"Not a stray cat," said Dunbar with emphasis, "can approach Limehouse Causeway or Pennyfields, or any of the environs of the place, to-morrow night after ten o'clock, without the fact being reported to me! You will know at the moment that you step from the limousine that a cyclist scout, carefully concealed, is close at your heels with a whole troup to follow; and if, as you suspect, the den adjoins the river bank, a police cutter will be lying at the nearest available point."
"Eh bien!" said M. Max; then, turning to Denise Ryland and Dr. Cumberly, and shrugging his shoulders: "you see, frightful as your suspense must be, to make any foolish arrests to-night, to move in this matter at all to-night--would be a case of more haste and less speed" . . .
"But," groaned Cumberly, "is Helen to lie in that foul, unspeakable den until the small hours of to-morrow morning? Good God! they may" . . .
"There is one little point," interrupted M. Max with upraised hand, "which makes it impossible that we should move to-night--quite apart from the advisability of such a movement. We do not know exactly where this place is situated. What can we do?"
He shrugged his shoulders, and, with raised eyebrows, stared at Dr. Cumberly.
"It is fairly evident," replied the other slowly, and with a repetition of the weary upraising of his hand to his head, "it is fairly evident that the garage used by the man Gianapolis must be very near to--most probably adjoining--the entrance to this place of which you speak."
"Quite true," agreed the Frenchman. "But these are clever, these people of Mr. King. They are Chinese, remember, and the Chinese-- ah, I know it!--are the most mysterious and most cunning people in the world. The entrance to the cave of black and gold will not be as wide as a cathedral door. A thousand men might search this garage, which, as Detective Sowerby" (he clapped the latter on the shoulder) "informed me this afternoon, is situated in Wharf-End Lane--all day and all night, and become none the wiser. To-morrow evening"--he lowered his voice--"I myself, shall be not outside, but inside that secret place; I shall be the concierge for one night--Eh bien, that concierge will admit the policeman!"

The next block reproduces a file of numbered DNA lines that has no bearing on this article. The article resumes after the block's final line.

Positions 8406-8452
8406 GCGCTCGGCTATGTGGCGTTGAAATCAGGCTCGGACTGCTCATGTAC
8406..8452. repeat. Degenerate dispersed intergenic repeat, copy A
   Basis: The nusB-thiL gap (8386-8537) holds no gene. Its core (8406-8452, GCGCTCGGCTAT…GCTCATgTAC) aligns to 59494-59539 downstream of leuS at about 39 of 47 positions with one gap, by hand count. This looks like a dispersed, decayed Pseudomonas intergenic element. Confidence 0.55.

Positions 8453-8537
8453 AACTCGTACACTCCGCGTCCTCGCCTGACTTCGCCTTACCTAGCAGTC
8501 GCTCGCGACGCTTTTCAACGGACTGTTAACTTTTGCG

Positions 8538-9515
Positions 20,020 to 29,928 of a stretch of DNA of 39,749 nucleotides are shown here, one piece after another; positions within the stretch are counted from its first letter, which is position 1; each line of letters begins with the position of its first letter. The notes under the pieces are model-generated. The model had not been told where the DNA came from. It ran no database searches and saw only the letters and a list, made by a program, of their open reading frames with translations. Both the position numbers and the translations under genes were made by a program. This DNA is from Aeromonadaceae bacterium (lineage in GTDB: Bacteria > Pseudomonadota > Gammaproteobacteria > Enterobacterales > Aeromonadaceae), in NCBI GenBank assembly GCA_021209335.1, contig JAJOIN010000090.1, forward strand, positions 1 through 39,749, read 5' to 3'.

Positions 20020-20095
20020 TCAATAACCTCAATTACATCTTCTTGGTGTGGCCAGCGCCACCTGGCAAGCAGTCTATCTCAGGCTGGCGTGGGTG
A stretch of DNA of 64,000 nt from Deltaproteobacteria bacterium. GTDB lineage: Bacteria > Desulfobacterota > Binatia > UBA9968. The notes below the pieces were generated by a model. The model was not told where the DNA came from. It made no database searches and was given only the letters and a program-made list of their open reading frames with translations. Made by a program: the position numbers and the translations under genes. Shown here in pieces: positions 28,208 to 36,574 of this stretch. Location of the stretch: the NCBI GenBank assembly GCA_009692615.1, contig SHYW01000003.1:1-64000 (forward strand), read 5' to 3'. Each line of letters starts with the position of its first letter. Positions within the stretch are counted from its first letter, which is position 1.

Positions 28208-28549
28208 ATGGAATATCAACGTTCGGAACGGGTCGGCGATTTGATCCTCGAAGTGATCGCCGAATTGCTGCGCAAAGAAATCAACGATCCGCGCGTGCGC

A groan issued from Dr. Cumberly's lips; and M. Max, with ready sympathy, crossed the room and placed his hands upon the physician's shoulders, looking steadfastly into his eyes.
"I understand, Dr. Cumberly," he said, and his voice was caressing as a woman's. "Pardieu! I understand. To wait is agony; but you, who are a physician, know that to wait sometimes is necessary. Have courage, my friend, have courage!"